How much do offshore wind-energy operations disrupt commercial fishing and how much is that worth?
That’s the central question in not only the current talks between Vineyard Wind and Rhode Island’s Fisheries Advisory Board, but for every offshore-wind project that will follow from New England to the Carolinas, according to state and fisheries officials following the matter.
New Bedford-based Vineyard Wind LLC is closest to hammering out an agreement with the commercial fishermen. Both sides have agreed to a Feb. 25 deadline to settle their differences over Vineyard Wind’s planned 84-turbine wind farm southwest of Martha’s Vineyard. Next up is expected to be Orsted US Offshore Wind – formerly Providence-based Deepwater Wind – for its planned Revolution Wind project south of Rhode Island.
If the Vineyard Wind case is any indication, future negotiations between offshore-wind companies and commercial-fishing groups won’t be simple. Representatives of Rhode Island’s commercial fishing industry expect the agreement with Vineyard Wind to set the stage for future talks over other projects.
The proposed Vineyard Wind deal involves $6.2 million in direct compensation to commercial fishermen, but the real sticking point has been over who controls another $23 million offered for research or mitigation, according to Chris Brown, a member of the Fisheries Advisory Board.
Brown, who also serves as president of the Rhode Island Commercial Fishermen’s Association, said there have been indications Vineyard Wind could change its position and allow the fishing industry to decide how the money will be spent rather than having the company do it.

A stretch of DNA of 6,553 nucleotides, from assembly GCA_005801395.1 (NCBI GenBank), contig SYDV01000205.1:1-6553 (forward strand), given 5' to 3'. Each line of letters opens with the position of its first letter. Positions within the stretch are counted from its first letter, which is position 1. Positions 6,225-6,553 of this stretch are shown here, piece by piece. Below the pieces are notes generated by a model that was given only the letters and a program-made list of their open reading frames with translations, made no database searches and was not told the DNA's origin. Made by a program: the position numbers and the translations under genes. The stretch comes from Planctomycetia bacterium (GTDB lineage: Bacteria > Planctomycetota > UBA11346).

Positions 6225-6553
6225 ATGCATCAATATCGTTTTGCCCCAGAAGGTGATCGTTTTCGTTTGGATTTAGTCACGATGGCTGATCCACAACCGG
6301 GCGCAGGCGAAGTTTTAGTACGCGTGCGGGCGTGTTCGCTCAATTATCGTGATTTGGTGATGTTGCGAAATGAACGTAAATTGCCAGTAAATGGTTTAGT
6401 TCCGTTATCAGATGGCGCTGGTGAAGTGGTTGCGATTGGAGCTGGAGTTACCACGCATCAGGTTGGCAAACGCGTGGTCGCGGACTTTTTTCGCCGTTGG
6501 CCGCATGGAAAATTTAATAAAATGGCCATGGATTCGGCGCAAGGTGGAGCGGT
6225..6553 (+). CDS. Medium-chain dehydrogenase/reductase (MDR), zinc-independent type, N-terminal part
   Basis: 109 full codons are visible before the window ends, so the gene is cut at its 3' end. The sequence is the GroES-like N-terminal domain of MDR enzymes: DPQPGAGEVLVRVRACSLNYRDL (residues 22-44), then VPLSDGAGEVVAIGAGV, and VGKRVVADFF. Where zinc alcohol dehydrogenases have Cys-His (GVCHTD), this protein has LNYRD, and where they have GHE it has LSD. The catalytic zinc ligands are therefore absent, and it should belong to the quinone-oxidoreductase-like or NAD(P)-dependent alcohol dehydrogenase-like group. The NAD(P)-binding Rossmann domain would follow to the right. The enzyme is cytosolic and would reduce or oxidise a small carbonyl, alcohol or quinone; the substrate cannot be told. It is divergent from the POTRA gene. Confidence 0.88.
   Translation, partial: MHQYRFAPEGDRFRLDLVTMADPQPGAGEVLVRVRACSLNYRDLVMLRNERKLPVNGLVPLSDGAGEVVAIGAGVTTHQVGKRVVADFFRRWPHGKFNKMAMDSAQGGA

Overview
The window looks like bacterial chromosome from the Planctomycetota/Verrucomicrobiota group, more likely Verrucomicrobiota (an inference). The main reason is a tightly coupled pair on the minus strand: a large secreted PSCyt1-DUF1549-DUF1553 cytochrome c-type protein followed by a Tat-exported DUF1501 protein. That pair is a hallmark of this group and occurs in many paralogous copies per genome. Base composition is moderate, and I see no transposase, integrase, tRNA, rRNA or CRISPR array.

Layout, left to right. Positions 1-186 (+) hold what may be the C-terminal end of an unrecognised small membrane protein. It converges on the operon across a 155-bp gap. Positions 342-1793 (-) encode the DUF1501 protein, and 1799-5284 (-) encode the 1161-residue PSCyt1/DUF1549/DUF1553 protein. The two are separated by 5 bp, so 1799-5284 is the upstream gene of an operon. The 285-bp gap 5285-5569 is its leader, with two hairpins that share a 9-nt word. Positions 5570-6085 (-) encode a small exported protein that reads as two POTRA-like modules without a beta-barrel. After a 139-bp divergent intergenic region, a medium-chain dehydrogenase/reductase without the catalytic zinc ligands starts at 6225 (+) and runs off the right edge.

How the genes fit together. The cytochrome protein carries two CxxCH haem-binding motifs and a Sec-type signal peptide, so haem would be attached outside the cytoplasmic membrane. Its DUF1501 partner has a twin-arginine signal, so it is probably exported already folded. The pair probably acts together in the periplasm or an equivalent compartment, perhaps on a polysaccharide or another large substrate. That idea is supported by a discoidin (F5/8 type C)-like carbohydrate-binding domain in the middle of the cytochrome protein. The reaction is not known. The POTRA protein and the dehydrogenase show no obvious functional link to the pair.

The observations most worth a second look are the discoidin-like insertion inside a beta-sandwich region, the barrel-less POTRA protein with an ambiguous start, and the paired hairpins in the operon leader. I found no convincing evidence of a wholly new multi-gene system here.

If fishermen control that money, Brown said, it could be used for “mitigation” of any future expenses or losses claimed by fishing businesses related to Vineyard Wind’s project. Another issue is whether the money will be available upfront or spread over a period of years.
“They are acting like a company that is very much cash poor,” Brown said.
When asked for comment, Vineyard Wind emailed a copy of its recent agreement with the Fisheries Advisory Board to resolve the matter no later than Feb. 25. The company needs to reach an agreement with fishermen in order to move forward in the regulatory process.
Meanwhile, Richard Fuka, president of the Rhode Island Fishermen’s Alliance, said his group has been left out of the negotiations with Vineyard Wind but feels the compensation figures being discussed are much too low.
Orsted, through Deepwater, hired a liaison to the fishing industry in February 2018. The company is now working with the Responsible Offshore Development Alliance, an interstate group that includes Brown’s group.
“Orsted has been talking to fishermen but they’re a few months behind Vineyard Wind,” said Annie Hawkins, the alliance’s executive director.
Scott Blake is a PBN staff writer. Email him at Blake@PBN.com.